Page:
The birthplace of One Direction star Harry Styles has been found to be the least musically sophisticated part of Britain, according to a new study which maps the musical abilities of the UK.
Redditch in Worcestershire came top of a list of the least musical parts of the UK in the study which measured people's 'musical sophistication', or their ability to engage with music.
The residents of Hastings in East Sussex were judged to have the highest level of musical sophistication, followed by West Somerset and North Dorset.
The study found that musical skills and ability are not evenly distributed across the population and are linked to a person's profession, education level and their average income.
Published in the PLOS ONE journal, the study carried out by researchers from Goldsmiths, University of London and BBC Lab UK, found a correlation between how musical people are and the average income of the area where they live.
Learning to play an instrument is strongly linked to household income with the highest level of musical training being found among the inhabitants of the City of London, Cambridge, York, Cherwell, and Oxford.
The 'least musically sophisticated' list includes Anglesey, Christchurch in Dorset, and Boston in Lincolnshire.
Parts of Britain with the highest levels of musical sophistication include the London boroughs of Hackney and Haringey, as well as Blaenau Gwent in South Wales and Gwynedd in the the north-west of the country.
However, the inclusion of low-income regions in the 'most musical list', such as areas of Wales and the West Country, prove that high income and musical aptitude were not always linked.
Dr Daniel Mullensiefen, lead researcher on the project from the Department of Psychology at Goldsmiths, said: "It was fascinating to be involved in this study - the largest of its kind ever to be undertaken - and it was exciting to map out for the first time how musical expertise is spread across an entire nation.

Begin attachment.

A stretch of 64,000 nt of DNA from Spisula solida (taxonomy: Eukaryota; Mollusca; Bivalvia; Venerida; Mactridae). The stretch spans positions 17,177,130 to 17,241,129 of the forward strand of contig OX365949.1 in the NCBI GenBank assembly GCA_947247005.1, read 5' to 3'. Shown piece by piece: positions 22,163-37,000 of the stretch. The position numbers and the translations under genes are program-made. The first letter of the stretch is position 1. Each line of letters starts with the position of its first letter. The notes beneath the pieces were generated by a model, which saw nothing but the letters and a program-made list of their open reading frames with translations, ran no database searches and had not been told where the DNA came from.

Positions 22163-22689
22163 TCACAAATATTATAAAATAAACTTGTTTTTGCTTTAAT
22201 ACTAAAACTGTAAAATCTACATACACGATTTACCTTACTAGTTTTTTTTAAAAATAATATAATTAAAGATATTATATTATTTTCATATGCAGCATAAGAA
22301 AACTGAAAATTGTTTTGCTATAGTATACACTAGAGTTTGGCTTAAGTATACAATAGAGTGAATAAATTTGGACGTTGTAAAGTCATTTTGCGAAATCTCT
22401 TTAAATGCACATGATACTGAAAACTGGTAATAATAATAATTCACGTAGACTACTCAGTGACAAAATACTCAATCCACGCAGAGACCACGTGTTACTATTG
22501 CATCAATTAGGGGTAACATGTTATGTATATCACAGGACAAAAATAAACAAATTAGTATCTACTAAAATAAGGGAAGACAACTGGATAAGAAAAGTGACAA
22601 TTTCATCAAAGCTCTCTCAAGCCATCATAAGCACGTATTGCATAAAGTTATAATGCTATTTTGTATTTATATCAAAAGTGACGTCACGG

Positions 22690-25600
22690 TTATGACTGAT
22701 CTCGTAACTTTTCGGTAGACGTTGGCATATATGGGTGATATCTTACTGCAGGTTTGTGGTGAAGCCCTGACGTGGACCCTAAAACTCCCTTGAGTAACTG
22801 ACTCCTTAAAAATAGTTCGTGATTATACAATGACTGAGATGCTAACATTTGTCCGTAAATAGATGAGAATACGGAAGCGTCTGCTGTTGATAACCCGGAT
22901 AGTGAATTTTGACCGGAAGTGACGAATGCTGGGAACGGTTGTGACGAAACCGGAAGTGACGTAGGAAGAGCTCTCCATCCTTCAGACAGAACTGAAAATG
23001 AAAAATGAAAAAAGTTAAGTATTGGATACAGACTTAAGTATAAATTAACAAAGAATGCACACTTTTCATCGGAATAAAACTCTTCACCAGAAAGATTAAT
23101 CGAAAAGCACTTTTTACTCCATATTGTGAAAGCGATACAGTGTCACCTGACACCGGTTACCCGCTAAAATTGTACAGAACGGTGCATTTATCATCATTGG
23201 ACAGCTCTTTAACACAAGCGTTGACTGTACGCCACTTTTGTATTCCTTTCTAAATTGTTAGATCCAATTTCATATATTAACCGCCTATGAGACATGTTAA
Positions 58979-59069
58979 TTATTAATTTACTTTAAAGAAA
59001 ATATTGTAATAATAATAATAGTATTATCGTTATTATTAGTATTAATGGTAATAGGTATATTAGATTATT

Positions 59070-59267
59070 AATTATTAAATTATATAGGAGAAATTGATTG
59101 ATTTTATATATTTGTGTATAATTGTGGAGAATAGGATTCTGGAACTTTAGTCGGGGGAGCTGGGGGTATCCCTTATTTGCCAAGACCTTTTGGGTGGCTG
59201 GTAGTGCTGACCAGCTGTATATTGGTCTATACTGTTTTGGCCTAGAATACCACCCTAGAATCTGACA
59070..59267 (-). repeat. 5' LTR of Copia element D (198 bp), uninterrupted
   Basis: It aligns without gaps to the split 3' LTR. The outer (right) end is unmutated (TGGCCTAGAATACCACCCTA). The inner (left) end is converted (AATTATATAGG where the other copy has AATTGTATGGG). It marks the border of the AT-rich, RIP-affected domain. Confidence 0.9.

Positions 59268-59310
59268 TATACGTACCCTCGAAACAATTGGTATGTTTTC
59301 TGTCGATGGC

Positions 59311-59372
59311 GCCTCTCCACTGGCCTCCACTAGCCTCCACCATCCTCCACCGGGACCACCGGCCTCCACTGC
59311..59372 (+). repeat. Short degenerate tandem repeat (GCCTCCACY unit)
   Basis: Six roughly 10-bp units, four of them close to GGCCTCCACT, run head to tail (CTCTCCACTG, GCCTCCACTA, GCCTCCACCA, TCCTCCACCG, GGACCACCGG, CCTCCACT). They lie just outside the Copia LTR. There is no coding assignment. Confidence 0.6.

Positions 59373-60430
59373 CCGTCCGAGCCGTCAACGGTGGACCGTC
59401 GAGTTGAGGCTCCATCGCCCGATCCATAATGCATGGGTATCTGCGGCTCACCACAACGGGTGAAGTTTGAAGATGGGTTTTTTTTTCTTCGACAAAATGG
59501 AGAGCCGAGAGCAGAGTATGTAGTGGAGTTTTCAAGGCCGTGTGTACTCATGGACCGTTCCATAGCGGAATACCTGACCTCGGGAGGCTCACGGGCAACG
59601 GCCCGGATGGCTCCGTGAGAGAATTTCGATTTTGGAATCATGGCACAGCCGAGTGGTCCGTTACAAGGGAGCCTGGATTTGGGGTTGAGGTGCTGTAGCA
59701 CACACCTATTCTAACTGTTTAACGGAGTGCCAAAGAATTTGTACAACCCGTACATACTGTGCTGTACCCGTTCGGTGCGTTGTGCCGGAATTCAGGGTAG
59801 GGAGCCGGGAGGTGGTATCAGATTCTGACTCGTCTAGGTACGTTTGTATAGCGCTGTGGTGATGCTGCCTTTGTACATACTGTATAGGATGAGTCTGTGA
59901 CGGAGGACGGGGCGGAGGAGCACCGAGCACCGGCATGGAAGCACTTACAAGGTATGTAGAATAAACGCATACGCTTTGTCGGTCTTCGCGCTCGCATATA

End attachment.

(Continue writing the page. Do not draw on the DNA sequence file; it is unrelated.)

"The most intriguing result for me is to be able to see on a map how musical skills are related to social conditions of our modern lives."
"Perhaps the most surprising result was the relationship between income and musicality.
"With a couple of exceptions, people who lived in postcode areas with a higher average income performed better in the music ability tests. The next question we're going to tackle is the cause behind this relationship."
More than 94,000 participants answered questions on their musical background and musical habits and took part in a range of objective musical tests.
Although the tests were not solely based on a person's ability to play an instrument, those with musical training had a clear advantage on the listening tests where they were asked to do things like remember distinctive tunes.
The study also found that musical sophistication is generally highest in early and flexible periods of life such as during school and university, and is also higher in certain professions such as the media or education. But hope is not lost for those struggling to master an instrument. The findings also show that inherent factors such as gender and ethnicity explained very little in terms of the musical sophistication of individual participants.
:: Areas where residents are least musical:
6 North Lincolnshire
9 East Lindsey
Areas where residents are most musical:
2 West Somerset
3 North Dorset
4 Blaenau Gwent
7 Shetland Islands